Are earnings turning in Europe?
In a recent Deeper dive on US second-quarter earnings (4 August), we wrote “Less worse is a good start.” The same could be said for Eurozone earnings. Looking at bottom-up profits and earnings estimates, i.e. company by company, our CIO equity strategists see the first signs of light at the end of the tunnel, with some stabilization at low levels.
Is the time ripe to call the turning point of Eurozone earnings growth? In our view, visibility is too low to give a definite answer. Brexit has created uncertainty. Oil prices are fluctuating in the mid-40s. Strength in the trade-weighted euro is a headwind for exporters. And negative interest rates are taking their toll on financial sector earnings.
To call the inflection point, we need to see the following:
- Continued strong business and consumer confidence readings, as reflected in retail and auto sales.
- Oil price momentum and a moderation of tradeweighted euro appreciation, which would help the export-oriented and energy sectors.
- Confidence in the return of top-line growth across industries, as companies’ ability to cut costs further is limited. Improvements on the revenue side could be the decisive lever for earnings growth. A pick-up in inflation would help too by not only enabling companies to increase prices (at least in theory) but by potentially boosting sovereign bond yields slightly. Higher rates would aid the financials and do little harm to other sectors.
- A halt in the earnings deterioration of the financial sector. Banks and diversified financials account for slightly more than 10% of the Eurozone market. The continuous fall in interest rates has led to lending margins trending downward and, coupled with low credit growth, has significantly constrained bank profitability. Market expectations for financials’ 2017 earnings still look too optimistic and need to be lowered before recovery can begin.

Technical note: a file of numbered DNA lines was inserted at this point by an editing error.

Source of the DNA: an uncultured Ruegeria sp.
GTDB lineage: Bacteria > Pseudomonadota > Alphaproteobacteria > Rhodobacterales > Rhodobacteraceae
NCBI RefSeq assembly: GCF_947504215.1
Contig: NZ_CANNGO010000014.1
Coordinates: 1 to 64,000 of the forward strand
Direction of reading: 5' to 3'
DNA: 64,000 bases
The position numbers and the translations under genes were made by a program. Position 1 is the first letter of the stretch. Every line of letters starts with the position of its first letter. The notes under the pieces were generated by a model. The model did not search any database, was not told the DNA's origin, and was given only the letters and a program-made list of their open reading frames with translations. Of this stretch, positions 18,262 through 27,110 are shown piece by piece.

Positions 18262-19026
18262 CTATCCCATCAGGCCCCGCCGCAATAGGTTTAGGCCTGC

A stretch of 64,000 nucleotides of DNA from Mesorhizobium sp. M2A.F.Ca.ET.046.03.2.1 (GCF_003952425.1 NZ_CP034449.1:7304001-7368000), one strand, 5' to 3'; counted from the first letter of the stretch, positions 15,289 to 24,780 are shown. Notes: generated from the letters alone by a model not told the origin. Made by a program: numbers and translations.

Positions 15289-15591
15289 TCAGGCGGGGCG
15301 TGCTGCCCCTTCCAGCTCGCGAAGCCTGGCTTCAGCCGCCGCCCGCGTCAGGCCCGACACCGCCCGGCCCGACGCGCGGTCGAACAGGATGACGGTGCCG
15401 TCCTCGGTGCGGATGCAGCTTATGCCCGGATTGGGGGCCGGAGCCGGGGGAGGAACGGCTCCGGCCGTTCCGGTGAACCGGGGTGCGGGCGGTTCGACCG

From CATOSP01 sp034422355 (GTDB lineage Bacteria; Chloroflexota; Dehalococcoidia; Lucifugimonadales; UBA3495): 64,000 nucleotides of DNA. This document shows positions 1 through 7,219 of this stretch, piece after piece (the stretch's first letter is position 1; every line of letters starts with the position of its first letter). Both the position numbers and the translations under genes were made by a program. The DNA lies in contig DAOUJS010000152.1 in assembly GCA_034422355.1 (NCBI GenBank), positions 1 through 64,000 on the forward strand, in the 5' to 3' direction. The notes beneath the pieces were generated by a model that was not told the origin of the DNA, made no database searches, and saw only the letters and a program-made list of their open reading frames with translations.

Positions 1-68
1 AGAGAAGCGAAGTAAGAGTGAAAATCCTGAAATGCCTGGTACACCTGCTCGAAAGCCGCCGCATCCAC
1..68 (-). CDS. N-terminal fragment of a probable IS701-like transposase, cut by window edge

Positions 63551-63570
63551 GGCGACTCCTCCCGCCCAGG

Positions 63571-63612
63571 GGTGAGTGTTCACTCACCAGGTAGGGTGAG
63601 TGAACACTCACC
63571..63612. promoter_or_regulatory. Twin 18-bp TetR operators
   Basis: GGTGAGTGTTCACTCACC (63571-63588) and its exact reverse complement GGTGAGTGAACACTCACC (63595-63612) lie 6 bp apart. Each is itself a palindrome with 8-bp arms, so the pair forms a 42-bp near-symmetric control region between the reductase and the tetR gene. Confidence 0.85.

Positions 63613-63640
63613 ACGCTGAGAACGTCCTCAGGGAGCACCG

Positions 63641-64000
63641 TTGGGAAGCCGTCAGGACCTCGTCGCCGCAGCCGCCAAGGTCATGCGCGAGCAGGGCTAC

- Reaccelerating credit growth, which would indicate, not least, an increase in corporate investment and/or consumer spending. Higher lending growth could help the Eurozone economic cycle regain speed, and boost earnings.
We need clarity on at least some of the above points to determine whether earnings are turning in Europe. Our regular meetings with companies should aid us in pinpointing the turning point when it comes. But we believe it is too early, for now, to shift our neutral Eurozone equities stance in global portfolios.
Global Chief Investment Officer
Head European Equity Sector Strategists
To determine the turning point of Eurozone earnings, we need to see more signs that top-line growth is returning, expectations for the financial sector are being reset lower and/or credit growth is reaccelerating to
compensate for lower profit margins. Our bottom-up analysts are also focusing on the oil price and euro movements. But for now we consider it too early to shift our neutral Eurozone equities stance in global portfolios.
Do you like this?
Please click below to sign up for our Monthly Letter and more.